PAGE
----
281729 Metabolic Engineering in Silico Enabled by Manipulating Metabolic Pathway Flux Ratios

Tuesday, October 30, 2012: 4:35 PM
Crawford East (Westin )
Ryan S. Senger, Biological Systems Engineering Department, Virginia Tech, Blacksburg, VA

A new method of constraining genome-scale metabolic flux models called “flux balance analysis with flux ratios” (FBrAtio) has enabled significant progress in metabolic engineering in silico.  Despite their extraordinary promise and popularity, it is well established that genome-scale models suffer from having a large number of degrees of freedom.  Several tools have been developed to address reaction directionality and gene regulation in order to reduce the number of solutions to these models.  However, the large solution space associated with these models has thus far prevented widespread use of genome-scale models in a “predictive” capacity that is required of metabolic engineering in silico.  The novel FBrAtio approach considers a metabolite of a metabolic network as a  “node.”  At a metabolic branch point, multiple competing enzymes can consume a metabolite.  Ultimately, thermodynamics determine how this metabolite is distributed among competing enzymes, and genetic regulation (with spatial partitioning) determines the concentrations of enzymes present.  This distribution of a metabolite among competing enzymes is easily specified by the flux ratio concept.  Thus, the flux ratios at key branch points in a metabolic network can be optimized for over-production of a desired product and lead to “predictive” modeling using genome-scale metabolic flux models.  This is significant because flux ratios can be specified experimentally through regulatory engineering.  The FBrAtio algorithm returns a “fine-tuned” metabolic engineering strategy that involves targeted levels of gene over-expression and knock-down in addition to knockout.  The flux ratios approach returns a quantitative requirement of up- or down-regulation of targeted enzymes at key metabolic branch points.  In this presentation, the concepts of flux ratios are explained in detail and are applied to model systems.  Experimental validations of FBrAtio designed metabolic engineering strategies are presented for (i) the over-accumulation of cellulose by Arabidopsis, and (ii) over-production of bio-butanol and ethanol by solventogenic clostridia.  In addition, the application of FBrAtio is also presented for the case of optimizing flux through synthetic pathways installed in cyanobacteria.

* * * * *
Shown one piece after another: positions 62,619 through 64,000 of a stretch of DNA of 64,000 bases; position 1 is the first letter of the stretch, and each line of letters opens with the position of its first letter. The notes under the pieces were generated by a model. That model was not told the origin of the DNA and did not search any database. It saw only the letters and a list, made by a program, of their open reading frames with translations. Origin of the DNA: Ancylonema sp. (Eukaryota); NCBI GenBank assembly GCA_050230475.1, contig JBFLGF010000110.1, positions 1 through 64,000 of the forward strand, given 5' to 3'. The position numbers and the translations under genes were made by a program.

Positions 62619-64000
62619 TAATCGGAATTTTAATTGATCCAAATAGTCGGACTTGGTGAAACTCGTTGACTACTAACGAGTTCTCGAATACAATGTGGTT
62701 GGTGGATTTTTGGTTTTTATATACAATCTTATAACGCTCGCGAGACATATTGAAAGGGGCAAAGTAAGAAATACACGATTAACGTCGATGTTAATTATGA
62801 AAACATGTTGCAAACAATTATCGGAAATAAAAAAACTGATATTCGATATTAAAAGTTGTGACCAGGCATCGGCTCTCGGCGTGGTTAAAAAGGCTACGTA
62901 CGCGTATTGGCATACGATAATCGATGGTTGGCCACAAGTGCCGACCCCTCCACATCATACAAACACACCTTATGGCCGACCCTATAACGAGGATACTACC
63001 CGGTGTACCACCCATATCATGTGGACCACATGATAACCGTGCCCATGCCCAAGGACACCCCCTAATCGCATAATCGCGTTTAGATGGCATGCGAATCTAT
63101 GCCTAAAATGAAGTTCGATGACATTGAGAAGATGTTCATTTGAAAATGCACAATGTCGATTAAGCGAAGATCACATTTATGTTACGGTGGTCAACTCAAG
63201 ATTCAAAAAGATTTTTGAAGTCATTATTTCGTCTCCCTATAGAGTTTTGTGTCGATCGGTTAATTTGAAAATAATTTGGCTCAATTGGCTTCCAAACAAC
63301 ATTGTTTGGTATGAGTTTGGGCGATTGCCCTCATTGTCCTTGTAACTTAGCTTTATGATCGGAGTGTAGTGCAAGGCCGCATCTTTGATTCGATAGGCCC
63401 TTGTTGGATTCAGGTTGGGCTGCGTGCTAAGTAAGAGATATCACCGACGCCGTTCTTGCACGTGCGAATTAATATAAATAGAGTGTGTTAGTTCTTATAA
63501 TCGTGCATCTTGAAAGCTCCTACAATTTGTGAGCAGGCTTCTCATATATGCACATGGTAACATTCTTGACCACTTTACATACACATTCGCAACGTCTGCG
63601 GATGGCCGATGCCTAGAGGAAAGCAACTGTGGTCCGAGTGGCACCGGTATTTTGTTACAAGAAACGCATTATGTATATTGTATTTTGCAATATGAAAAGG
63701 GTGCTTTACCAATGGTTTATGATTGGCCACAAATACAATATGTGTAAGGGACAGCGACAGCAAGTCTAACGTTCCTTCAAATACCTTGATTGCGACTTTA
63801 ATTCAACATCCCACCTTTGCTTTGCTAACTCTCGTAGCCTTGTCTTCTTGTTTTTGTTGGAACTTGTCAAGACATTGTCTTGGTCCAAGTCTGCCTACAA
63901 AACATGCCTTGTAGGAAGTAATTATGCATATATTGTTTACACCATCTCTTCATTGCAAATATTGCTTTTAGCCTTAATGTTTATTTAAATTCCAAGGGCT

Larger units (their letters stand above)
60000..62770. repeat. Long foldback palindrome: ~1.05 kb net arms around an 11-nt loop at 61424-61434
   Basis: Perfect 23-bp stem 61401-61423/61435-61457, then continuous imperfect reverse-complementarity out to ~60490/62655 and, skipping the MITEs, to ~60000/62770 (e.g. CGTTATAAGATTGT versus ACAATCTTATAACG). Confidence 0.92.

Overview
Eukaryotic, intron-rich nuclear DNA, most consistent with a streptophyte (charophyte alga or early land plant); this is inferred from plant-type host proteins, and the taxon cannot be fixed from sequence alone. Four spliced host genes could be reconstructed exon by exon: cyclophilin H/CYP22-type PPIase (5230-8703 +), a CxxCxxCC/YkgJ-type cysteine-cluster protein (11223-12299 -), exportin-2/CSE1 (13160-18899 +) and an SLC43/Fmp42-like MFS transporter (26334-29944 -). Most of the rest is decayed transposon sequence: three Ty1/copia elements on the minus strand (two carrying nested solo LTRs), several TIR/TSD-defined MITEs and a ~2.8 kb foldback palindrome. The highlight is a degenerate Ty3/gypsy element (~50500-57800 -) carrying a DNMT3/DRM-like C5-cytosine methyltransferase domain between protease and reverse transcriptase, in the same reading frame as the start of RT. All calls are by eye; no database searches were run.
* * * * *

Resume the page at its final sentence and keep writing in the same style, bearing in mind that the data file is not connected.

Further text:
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See more of this Session: In Silico Systems Biology: Cellular and Organismal Models I
See more of this Group/Topical: Topical A: Systems Biology